Senin, 24 September 2012

what is manga?

Manga (漫画?) are comics created in Japan, or by Japanese creators in the Japanese language, conforming to a style developed in Japan in the late 19th century.[1] They have a long, complex pre-history in earlier Japanese art.[2]







In Japan, people of all ages read manga. The medium includes works in a broad range of genres: action-adventure, romance, sports and games, historical drama, comedy, science fiction and fantasy, mystery, horror, sexuality, and business/commerce, among others.[3] Since the 1950s, manga has steadily become a major part of the Japanese publishing industry,[4] representing a ¥406 billion market in Japan in 2007 (approximately $3.6 billion) and ¥420 billion ($5.5 billion) in 2009.[5] Manga have also gained a significant worldwide audience.[6] In Europe and the Middle East the market is worth $250 million.[7] In 2008, the U.S. and Canadian manga market was valued at $175 million. The markets in France and the United States are about the same size. Manga stories are typically printed in black-and-white,[8] although some full-color manga exist (e.g. Colorful). In Japan, manga are usually serialized in large manga magazines, often containing many stories, each presented in a single episode to be continued in the next issue. If the series is successful, collected chapters may be republished in paperback books called tankōbon.[9] A manga artist (mangaka in Japanese) typically works with a few assistants in a small studio and is associated with a creative editor from a commercial publishing company.[10] If a manga series is popular enough, it may be animated after or even during its run,[11] although sometimes manga are drawn centering on previously existing live-action or animated films[12] (e.g. Star Wars).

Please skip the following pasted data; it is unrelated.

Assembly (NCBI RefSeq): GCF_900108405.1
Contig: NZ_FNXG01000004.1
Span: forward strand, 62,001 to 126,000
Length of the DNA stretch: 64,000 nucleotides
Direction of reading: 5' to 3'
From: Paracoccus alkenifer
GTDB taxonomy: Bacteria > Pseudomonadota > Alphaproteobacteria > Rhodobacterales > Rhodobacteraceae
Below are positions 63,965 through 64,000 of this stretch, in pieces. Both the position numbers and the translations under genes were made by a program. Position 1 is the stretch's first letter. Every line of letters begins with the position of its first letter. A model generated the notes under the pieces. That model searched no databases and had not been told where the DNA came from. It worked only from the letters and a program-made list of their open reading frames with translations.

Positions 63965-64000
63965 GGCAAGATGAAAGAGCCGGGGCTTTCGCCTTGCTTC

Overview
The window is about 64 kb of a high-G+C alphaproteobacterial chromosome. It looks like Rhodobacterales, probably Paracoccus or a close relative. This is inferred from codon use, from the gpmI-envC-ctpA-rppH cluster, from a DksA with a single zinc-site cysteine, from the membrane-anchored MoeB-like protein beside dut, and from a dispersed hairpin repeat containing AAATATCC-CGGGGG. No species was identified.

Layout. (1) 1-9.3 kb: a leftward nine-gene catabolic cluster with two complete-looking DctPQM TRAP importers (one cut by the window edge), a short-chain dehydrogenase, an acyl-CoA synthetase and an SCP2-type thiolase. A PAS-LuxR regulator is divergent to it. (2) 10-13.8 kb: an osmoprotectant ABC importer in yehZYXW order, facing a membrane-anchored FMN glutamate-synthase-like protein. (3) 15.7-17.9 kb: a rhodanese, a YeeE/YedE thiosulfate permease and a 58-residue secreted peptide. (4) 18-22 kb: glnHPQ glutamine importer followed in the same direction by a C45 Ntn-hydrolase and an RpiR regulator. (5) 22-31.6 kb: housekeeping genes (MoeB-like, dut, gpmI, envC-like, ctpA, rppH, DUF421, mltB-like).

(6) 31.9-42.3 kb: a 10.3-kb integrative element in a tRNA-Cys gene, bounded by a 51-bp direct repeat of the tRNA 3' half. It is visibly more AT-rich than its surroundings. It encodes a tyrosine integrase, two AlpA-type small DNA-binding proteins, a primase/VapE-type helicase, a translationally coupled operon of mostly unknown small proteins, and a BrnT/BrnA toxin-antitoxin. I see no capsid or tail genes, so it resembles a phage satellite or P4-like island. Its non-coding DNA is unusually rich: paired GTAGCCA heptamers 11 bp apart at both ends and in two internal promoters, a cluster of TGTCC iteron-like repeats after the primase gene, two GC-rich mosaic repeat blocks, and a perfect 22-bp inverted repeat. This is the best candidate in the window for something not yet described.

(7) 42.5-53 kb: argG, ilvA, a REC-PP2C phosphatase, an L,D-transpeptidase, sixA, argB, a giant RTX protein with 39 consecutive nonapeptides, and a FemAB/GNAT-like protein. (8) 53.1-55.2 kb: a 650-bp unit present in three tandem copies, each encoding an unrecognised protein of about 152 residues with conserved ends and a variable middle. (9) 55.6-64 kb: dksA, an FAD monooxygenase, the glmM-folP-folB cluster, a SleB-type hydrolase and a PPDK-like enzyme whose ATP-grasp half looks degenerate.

The term manga (kanji: 漫画; hiragana: まんが; katakana: マンガ; About this sound listen; English /ˈmɑːŋɡə/ or /ˈmæŋɡə/) is a Japanese word referring both to comics and cartooning. "Manga" as a term used outside Japan refers specifically to comics originally published in Japan.[13] However, manga-influenced comics, among original works, exist in other parts of the world, particularly in Taiwan ("manhua"), South Korea ("manhwa"),[14] and China, notably Hong Kong ("manhua").[15] In France, "la nouvelle manga" has developed as a form of bande dessinée comics drawn in styles influenced by Japanese manga. In the United States, people refer to what they perceive as manga-styled comics as Amerimanga, world manga, or original English-language manga (OEL manga). Still, the original term "manga" is primarily used in English-speaking countries solely to describe comics of Japanese origin.


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